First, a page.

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U.S. strikes at a Huawei prize: chip juggernaut HiSilicon

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Ethelyn Brye is an award-winning author and blogger. Growing up in Switzerland and influenced by renowned Swiss design and a lot of fresh mountain air, she attended and completed design studies in Geneva. Post graduation she moved to Washington State to work for a design firm, but her love of writing brought her to Cyanosaur. She's highly interested in strategy rpgs, mountain climbing, board games with friends and skiing. She lives in Seattle, Washington, with her lovely cat Armstrong.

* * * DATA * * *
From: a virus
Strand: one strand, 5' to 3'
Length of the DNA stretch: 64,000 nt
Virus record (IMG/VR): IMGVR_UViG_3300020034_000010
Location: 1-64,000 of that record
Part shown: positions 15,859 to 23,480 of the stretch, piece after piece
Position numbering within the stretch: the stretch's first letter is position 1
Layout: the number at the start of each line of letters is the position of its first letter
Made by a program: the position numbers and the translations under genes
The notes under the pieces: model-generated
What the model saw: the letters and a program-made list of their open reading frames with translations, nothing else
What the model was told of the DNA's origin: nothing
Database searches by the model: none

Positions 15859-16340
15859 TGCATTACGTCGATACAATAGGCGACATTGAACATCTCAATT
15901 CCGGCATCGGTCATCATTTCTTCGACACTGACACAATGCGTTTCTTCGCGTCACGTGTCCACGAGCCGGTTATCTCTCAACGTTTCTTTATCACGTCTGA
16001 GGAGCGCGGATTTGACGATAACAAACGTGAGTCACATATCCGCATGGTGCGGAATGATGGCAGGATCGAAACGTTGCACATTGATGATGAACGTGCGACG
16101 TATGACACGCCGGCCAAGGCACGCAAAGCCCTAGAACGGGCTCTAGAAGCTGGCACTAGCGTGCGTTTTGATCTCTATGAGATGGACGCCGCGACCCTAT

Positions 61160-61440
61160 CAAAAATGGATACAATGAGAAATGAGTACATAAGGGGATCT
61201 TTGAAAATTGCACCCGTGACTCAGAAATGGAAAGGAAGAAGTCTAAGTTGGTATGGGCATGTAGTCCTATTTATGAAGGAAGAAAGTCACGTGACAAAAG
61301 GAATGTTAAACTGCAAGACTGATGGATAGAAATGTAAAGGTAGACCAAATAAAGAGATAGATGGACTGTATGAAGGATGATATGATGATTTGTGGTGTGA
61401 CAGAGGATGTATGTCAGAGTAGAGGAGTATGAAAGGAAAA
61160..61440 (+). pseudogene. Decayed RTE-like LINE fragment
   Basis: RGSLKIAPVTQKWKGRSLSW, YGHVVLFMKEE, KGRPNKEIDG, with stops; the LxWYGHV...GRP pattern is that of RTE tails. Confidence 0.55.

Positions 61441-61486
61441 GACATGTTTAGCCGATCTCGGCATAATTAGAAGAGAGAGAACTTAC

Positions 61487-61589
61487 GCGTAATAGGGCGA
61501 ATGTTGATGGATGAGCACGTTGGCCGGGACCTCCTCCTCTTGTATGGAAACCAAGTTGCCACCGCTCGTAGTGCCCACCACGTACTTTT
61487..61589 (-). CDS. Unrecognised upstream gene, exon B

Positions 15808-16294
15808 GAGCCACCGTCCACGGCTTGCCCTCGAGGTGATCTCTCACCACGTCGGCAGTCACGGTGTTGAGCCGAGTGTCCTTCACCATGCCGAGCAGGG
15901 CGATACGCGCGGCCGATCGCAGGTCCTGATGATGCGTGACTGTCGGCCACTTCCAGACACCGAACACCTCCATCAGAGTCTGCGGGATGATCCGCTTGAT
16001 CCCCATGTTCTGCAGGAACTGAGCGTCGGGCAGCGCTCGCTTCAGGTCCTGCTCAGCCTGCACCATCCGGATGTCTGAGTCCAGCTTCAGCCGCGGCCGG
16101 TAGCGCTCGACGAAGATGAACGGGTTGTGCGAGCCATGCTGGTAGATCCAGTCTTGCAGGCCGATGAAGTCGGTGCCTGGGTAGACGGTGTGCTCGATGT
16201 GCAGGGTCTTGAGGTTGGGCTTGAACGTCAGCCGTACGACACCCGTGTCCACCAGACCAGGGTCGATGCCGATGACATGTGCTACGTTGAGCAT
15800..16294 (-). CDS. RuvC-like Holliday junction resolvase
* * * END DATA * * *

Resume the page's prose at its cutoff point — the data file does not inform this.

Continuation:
SHANGHAI (Reuters) – The latest U.S. government action against China’s Huawei takes direct aim the company’s HiSilicon chip division—a business that in a few short years has become central to China’s ambitions in semiconductor technology but will now lose access to tools that are central to its success. FILE PHOTO: The U.S. flag and a smartphone with the Huawei and 5G network logo are seen on a PC motherboard in this illustration taken January 29, 2020. REUTERS/Dado Ruvic/Illustration/File PhotoThat could make it the most damaging U.S. attack yet against a Chinese company that U.S. officials told reporters Wednesday functioned as a “tool of strategic influence” for the Chinese Communist Party. Huawei Technologies Co Ltd for its part denounced the U.S. allegations and called the new measures “arbitrary and pernicious.” Established in 2004, HiSilicon develops chips mostly for Huawei, and for most of its existence has been an afterthought in a global chip business dominated by U.S., Korean and Japanese companies. Like most electronics firms, Huawei relied on others for the chips that powered its equipment. But heavy investment in research and development helped drive rapid progress at HiSilicon, and in recent years the 7,000-employee unit has been central to Huawei’s rise as a dominant player in the global smartphone business and the emerging 5G telecom networking business. HiSilicon’s Kirin smartphone processor is now considered to be on par with those created by Apple Inc (AAPL.O) and Qualcomm Inc (QCOM.O) —a rare example of an advanced Chinese semiconductor product that competes globally. HiSilicon is also central to Huawei’s leadership in 5G, stepping into the breach when the United States cut off access to some U.S. chips last year. In March, Huawei revealed that 8% of the 50,000 5G base stations it sold in 2019 came with no U.S. technology, using HiSilicon chipsets instead. But the U.S. export control rule, first reported by Reuters last week, aims to block HiSilicon’s access to two crucial tools: chip design software from U.S. firms including Cadence Design Systems Inc (CDNS.O) and Synopsys Inc (SNPS.O), and the manufacturing prowess of “foundries,” led by Taiwan Semiconductor Manufacturing Co Ltd (2330.TW), that build chips for many of the world’s top semiconductor firms. With the new restrictions,HiSilicon “will be in a situation where they’re not able to manufacture chips at all, or if they do, then they’re not leading edge anymore,” says Stewart Randall, who tracks China’s chip industry at Shanghai-based consultancy Intralink. Without its own processors, Huawei will lose its edge over domestic smartphone rivals, analysts said. International sales had already been gutted by a ban on the use of key Google software. Industry sources say Huawei has stockpiled chips, and the new U.S. rule will not go into full force for 120 days. U.S. officials also note that licenses could be granted for some technologies. HiSilicon can also keep using design software it has already acquired. HILSILICON IN TOUGH SPOT Still, analysts agree HiSilicon is in a tough spot. Nearly all chip factories globally — including China’s
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